Seeing a meteor shower is a classic bucket list item for many people. You’ll be able to cross it off the list later this month. The next Lyrids shower will take place April 16-25, although the peak will be early on the morning of April 22, which will be visible here if you can drive a bit and get away from Austin’s light pollution.
What is a meteor shower?
Flying rocks? Shooting stars? Debris moving 110 thousand miles per hour?
According to the American Meteor Society, a meteor shower is “a celestial event in which a number of meteors are observed to radiate from one point in the night sky.” In layman’s terms, comets appear to be raining from a certain point or constellation. There are 12 meteor showers a year that are fairly easy to observe, depending on your location, according to the American Meteor Society.
UT astronomy assistant professor Stella Offner provided an illustration to explain the physics of a meteor shower.
“It’s like driving your car in the rain. As you’re driving along it looks to you like the rain is coming towards you,” Offner said. “If you look behind you, you don’t see the same effect. These meteors are happening because the Earth is moving along its orbit.”
Where and when should I watch for meteors?
The best thing you can do is to get out of the city. Light pollution will make it harder to see meteors. Offner offered some tips for optimal viewing.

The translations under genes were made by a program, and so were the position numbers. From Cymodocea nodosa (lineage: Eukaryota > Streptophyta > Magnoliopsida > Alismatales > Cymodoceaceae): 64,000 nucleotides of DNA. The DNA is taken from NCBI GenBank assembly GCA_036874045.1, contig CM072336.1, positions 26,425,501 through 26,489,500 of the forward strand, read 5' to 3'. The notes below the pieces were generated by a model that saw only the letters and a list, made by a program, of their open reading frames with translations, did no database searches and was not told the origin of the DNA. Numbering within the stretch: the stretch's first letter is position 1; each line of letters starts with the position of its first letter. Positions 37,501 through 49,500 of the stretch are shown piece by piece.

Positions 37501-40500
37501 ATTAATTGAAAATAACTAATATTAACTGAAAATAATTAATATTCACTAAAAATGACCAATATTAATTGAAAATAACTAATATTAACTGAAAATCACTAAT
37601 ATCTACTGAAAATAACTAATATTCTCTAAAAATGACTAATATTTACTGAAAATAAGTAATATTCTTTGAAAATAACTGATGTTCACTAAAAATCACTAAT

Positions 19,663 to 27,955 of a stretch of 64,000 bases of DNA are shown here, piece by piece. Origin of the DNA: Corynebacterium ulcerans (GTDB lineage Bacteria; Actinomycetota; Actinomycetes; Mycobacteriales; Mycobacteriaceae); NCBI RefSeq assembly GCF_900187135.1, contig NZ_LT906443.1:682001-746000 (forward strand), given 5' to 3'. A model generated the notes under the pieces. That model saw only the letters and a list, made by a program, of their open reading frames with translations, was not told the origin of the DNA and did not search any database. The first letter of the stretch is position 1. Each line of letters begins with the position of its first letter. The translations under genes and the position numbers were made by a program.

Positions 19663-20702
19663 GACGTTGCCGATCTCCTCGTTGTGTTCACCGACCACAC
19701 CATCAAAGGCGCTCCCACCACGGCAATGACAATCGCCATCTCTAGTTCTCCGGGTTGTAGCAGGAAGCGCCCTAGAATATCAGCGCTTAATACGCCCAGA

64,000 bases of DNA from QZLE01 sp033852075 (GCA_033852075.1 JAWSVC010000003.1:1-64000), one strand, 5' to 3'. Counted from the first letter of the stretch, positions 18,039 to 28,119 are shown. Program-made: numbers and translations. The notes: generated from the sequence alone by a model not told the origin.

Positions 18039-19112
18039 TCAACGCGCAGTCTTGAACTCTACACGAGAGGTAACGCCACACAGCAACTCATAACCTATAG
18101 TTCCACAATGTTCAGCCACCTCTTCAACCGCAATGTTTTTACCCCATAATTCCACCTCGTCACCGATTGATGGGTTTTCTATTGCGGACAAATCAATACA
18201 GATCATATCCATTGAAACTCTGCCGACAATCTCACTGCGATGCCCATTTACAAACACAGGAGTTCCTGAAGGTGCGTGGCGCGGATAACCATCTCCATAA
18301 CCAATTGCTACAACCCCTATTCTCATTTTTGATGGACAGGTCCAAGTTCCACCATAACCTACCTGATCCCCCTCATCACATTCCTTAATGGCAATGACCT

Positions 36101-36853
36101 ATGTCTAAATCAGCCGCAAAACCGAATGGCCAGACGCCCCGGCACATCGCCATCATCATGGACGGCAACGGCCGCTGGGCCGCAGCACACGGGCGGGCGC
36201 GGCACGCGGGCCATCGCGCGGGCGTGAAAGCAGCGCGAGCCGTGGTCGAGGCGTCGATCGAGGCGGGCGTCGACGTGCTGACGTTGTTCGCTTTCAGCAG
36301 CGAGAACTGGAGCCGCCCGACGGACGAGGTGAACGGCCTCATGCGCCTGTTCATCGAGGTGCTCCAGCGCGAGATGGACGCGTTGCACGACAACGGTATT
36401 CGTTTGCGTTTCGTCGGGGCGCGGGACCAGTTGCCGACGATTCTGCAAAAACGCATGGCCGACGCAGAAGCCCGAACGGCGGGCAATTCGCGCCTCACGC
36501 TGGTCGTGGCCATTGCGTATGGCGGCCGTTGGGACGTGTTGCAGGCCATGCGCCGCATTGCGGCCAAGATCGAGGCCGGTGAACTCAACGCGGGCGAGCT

“Dawn or early morning is when you have the best chance of seeing the meteor shower,” Offner said. “You can’t see it when the moon is really bright. It’s easiest to see if you go out in the early morning and don’t have a full moon or a bright moon.”
Offner also said that the brightness of the shower really depends on how big the comet is and how much stuff is left behind in its orbit. As far as meteor showers go, Lyrids is a fairly typical one and is not the brightest nor the most noteworthy shower.
“The brightest is Perseids, which happens in August,” Offner said.
According to Lewin, the two best meteor showers for those residing in the Northern Hemisphere are Geminids, which takes place in December, and Perseids.
Lewin said this year’s Lyrids shower is going to be a pretty good one.
“Some years, there are more meteors per hour. But really, the bigger factor is whether the moon is shining too brightly,” Lewin said. “This year, it’s happening during a small moon (phase).”
That’s good news for starcatchers! Regardless of how far away from the city you get, a bright moon will impede the ability to view meteors.
So what is a shooting star?
According to Space.com Associate Editor Sarah Lewin, the shooting star illusion is caused by debris burning up in the atmosphere.
“Comets orbiting around the sun will leave a trail of dust and debris behind them,” Lewin said.
“When the earth goes through that path of dust and debris, the little pieces of it can burn up in the atmosphere, leading to the shooting star effect of a meteor shower.”
What if I still can’t see it?
Since it takes around half an hour for your eyes to adjust to the dark, Lewin explains that patience is key.
“If you wait long enough, you’re going to see them,” Lewin said.
Be prepared to relax out wherever you are for awhile. If you are observant and patient, you may see up to 18 meteors per hour during the Lyrids shower on the morning of April 22. Refrain from using binoculars or a telescope, as it will limit the width of what you can see in the sky.